Similarly with audio, i.Link and Denon Link 3 interfaces provide a virtually transparent transmission path for high-resolution audio, the latter being significantly superior to the former in principle. Using either means, the conversion to analogue takes place as close to the loudspeaker as can be contrived, bypassing as much of the front-end analogue circuitry as possible. This is always a good thing in the electrically noisy environment of a complex multichannel amplifier like this one. 

Even using only the analogue inputs, the Denon is a very impressive amplifier. It is genuinely powerful, with over a kilowatt available for a multichannel system – the stereo or front main speakers may be biamped, with further improvements in performance, if the rear back speakers are sacrificed. For audio-only sources and in particular when working in stereo, the Denon has some powerful and effective bypass options that can also shut down the video circuit when not required.

With music, the result is an unusually transparent, well disciplined and highly detailed sound. The bass is deep and tuneful and has much, though not all, of the solidity and inevitability of a good stereo amplifier. Stereo imagery is precise with two-channel sources, displaying highly localised placement of individual instruments and voices.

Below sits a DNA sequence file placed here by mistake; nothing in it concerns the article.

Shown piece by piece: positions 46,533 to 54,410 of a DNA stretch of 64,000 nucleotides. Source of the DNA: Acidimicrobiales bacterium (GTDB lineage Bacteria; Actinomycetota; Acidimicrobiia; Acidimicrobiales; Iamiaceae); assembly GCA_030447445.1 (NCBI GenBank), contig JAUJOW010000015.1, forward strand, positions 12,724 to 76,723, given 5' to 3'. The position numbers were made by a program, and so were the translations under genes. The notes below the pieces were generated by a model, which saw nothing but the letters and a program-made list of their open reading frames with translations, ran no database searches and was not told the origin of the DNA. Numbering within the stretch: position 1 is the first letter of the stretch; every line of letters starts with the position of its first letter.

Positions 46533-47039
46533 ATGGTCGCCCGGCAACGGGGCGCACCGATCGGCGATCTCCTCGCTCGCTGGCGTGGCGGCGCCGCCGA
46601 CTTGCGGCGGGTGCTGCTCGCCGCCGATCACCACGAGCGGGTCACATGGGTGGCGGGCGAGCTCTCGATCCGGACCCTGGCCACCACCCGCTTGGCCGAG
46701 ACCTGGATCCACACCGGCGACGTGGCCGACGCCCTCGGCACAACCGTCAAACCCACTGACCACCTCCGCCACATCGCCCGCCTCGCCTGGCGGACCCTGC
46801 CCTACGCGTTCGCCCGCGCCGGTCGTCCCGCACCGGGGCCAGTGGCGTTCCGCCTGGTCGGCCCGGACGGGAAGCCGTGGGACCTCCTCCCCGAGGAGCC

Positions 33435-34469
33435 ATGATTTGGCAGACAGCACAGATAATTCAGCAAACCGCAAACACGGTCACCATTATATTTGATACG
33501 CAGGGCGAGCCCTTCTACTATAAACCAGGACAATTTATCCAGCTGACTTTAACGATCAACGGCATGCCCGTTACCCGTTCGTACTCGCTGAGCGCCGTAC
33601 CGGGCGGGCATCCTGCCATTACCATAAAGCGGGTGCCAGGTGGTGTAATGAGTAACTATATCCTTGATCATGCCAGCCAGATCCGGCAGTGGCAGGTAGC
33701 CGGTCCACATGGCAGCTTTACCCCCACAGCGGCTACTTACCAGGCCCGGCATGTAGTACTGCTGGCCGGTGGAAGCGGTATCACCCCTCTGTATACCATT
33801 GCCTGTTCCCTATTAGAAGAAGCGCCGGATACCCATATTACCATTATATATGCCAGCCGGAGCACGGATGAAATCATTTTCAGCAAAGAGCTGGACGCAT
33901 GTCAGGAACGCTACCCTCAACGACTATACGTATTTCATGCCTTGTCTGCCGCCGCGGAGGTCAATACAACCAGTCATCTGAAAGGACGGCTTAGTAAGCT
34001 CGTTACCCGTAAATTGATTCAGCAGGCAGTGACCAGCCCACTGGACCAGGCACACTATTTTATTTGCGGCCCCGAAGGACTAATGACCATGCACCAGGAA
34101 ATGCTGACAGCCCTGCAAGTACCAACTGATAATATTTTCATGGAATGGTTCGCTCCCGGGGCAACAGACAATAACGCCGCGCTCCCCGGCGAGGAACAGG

The overall balance remains marginally lightweight under most circumstances, and although it is always possible to apply some equalisation to the sound via tone controls, you may find the results a little disappointing. Perhaps this is because of the subtle group delay that even relatively minor variations in low frequency voicing can cause.

In many ways, the overall character of the AVC-A11XV is reminiscent of Denon’s own PMA-S1 stereo amp, a pricey beast with a similar lightness and transparency. But the AV amp doesn’t offer the same subtle nuances, or the finesse with which the more costly stereo amp addresses complex recordings. And at the price, nor should it.

As a home cinema amplifier, using the internal processors, the Denon is as close to state of the art as can be achieved at this price level. With the usual caveat about the superiority of DTS over Dolby Digital (where the choice is available), the Denon is expressive, fluid and very articulate, with first rate dialogue reproduction, and devastating authority on high-octane soundtracks.

The operative word with this remarkable tour de force is flexibility. It provides a hugely comprehensive toolkit for making the most of your source components, of almost any kind, but with particular relevance to digital audio/video source components, while being a superbly transparent window able to drive high performance projectors and plasma displays. It also supports high-resolution audio (and video) formats of all kinds. Last but not least, it offers superior legacy support for analogue source components. In all, it’s a highly sophisticated multichannel amp that’s brilliant with movies – and impressive with music too.

 Denon AVC-A11XV | $6999 | Amp | 



The best bits of the flagship A1XV are put to use.